It's unbelievable. Here we are, two years into the worst economic meltdown the country has ever suffered, and we're still talking about bonuses for CEOs of semi-state bodies.
What planet are these guys on? Have they spent the past two years in solitary confinement, cut off from news or media reports? Are they oblivious to the hardship their fellow citizens are experiencing? Foreclosure on loans, essential services such as lighting and heating cut off, educational and healthcare facilities cut to the bone, not to mention the affliction of long-term unemployment.
The justification offered for the sanction of bonuses to Declan Collier, CEO of Dublin Airport Authority (DAA), that "he returned the company to profit", is frankly ridiculous. Excuse me if I got it wrong, but I thought that was the job of a CEO. It's their responsibility to ensure their company runs as a profitable organisation. Let's face it, in the private sector, if the company is not a profitable or break-even operation then it goes out of business. The reward for doing a good job is having a job.
In Mr Collier's case, following widespread adverse publicity, his bonus will now not be paid. But you cannot blame the public and in particular the long-term unemployed for being cynical and infuriated at the notion of highly paid executives and managers -- in some cases in receipt of salaries far in excess of those paid to the Taoiseach and ministers -- being paid a bonus for doing their job properly. What the long-term unemployed wouldn't give to have a job to go to!
In the private sector, when you own your own company, the bonus is getting paid a salary. After all, if the company doesn't make money, it's the owner who takes the hit financially. You don't see the lads in the semi-States taking a drop in basic pay if their company has a bad year. So what kind of thinking allows them to believe they are entitled to a bonus on top of basic pay if they do a good job?
As the Taoiseach rightly pointed out, these people are leaders in society and need to show leadership. Mr Kenny is so right. But hello, he is supposed to be the ultimate leader in the country.
This is the second time Mr Kenny has abdicated responsibility. He abdicated responsibility when it came to ministers of State employing family members and friends at the taxpayers' expense. At that time he said "personal appointments are personal appointments and I can't and don't make final decisions in that regard". In relation to the payment of bonuses in state companies -- again at the taxpayers' expense -- he said "it's not good practice" and then promptly rolled back on any follow-through.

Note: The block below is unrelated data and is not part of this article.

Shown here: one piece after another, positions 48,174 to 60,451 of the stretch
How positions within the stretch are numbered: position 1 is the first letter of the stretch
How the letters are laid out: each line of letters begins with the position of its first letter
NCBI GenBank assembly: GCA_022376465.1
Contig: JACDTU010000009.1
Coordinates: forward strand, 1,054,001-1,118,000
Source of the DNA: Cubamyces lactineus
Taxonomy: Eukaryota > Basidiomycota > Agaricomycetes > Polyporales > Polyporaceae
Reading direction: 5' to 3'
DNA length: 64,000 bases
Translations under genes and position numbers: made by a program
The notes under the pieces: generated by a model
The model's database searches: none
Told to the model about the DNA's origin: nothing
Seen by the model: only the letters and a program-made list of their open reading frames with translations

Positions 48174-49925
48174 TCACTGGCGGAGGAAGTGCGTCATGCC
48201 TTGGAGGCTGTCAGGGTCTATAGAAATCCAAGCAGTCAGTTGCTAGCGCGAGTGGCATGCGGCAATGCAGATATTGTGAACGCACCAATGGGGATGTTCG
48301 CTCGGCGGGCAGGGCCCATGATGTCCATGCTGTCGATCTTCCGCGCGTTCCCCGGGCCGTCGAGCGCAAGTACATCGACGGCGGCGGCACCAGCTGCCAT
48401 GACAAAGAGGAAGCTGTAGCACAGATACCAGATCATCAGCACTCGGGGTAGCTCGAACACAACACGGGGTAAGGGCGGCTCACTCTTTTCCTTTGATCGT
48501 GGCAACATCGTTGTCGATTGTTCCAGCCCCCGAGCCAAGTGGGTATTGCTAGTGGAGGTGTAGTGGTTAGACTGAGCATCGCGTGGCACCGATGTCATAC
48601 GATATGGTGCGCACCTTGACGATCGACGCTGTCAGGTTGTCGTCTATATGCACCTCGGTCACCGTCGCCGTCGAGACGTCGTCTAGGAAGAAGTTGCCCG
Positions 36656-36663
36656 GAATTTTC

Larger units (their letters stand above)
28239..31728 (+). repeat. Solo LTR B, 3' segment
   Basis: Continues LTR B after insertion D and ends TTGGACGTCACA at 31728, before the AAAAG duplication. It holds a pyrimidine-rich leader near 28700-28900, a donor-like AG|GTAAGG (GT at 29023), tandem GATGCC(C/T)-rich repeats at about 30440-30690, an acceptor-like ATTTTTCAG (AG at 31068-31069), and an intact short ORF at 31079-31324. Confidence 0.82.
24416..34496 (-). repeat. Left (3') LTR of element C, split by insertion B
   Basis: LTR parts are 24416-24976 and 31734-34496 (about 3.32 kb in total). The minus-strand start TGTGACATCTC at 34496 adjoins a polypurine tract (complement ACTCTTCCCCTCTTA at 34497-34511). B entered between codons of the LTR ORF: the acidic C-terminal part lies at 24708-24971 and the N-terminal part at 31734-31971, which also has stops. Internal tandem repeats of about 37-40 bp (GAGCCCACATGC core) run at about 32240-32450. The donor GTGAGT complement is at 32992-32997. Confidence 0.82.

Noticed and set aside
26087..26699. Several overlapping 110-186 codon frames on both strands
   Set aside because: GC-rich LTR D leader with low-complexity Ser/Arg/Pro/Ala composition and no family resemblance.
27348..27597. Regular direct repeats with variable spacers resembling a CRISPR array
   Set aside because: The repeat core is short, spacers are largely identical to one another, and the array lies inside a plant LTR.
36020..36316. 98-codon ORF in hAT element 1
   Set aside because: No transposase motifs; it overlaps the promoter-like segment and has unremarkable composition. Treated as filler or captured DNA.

Well, Mr Kenny, strong words are great, but they mean nothing without action. You're not in opposition now, you're in government -- and you're the boss. If you think something is "not good practice" then it is up to you to take action.
It was left up to young minister Leo Varadkar to be decisive on the DAA situation. One wonders, if Leo wasn't so vocal would the whole matter have been swept under the carpet?
Varadkar made it easy
for Pat Rabbitte to come out saying that none of the CEOs in state companies under his aegis -- companies like Bord Gais -- would get bonuses for the foreseeable future. Did Pat catch the boards of those companies by the throat, or did the chairpeople involved see sense all by themselves? One hopes that they saw sense.
For a long time, CEOs and managers of semi-state bodies have been insulated from public opinion, living in the bubble of secure salary payment. If they were to stop and think for just one minute, the notion of bonus payments would not even enter their head.
On the one hand you have Richard Bruton fighting his corner at Cabinet in order to relax the stranglehold the Joint Labour Committees (JLCs) have on job expansion within a much lower paid section of the workforce, and on the other you have the Taoiseach paying lip service to the condemnation of bonus payments. Does the absurdity of the situation escape the Taoiseach or the CEOs?
In the restaurant business, JLC pay agreements were introduced as a bonus for working Sundays, for people on a minimum wage. Mr Bruton has rightly tackled the issue to take account of "changing economic circumstances and labour market conditions". He intends to introduce legislation to remove some of the 'bonus' payments. Well, where's the legislative action in relation to semi-state bonus payments to take account of "changing economic circumstances"? Is it a case of "one law for the rich"?
What are the members of the semi-state reporting to departments other than Rabbitte's and Varadkar's doing? As far as I'm aware, having served on boards in the private sector and the National Consumer Agency, bonus payments to CEOs need to be sanctioned at a board meeting. Surely common sense prevailed at the board meetings of these semi-states?
It looks like we still have a long way to go before the reality of the economic situation we're in hits home. A quarter of a million euro is a lot of money -- and that, by all accounts, is the lowest salary paid to any of the semi-state CEOs. It's not unreasonable to expect the CEO to carry out a good job for €250,000 without having recourse to bonuses.
One thing is clear. The Taoiseach himself must take decisive action. He's playing the public reproach card once too often. If he's the team leader his fans describe, then he should send an immediate instruction to every one of his ministers that, by the end of the week, all state bodies reporting to them must reduce CEO salaries and ban bonuses.
Team leadership is not about watching as Leo Varadkar gives great example and sitting idly by while that example is not followed by others.
Show us that it's not a case of "one law for the rich".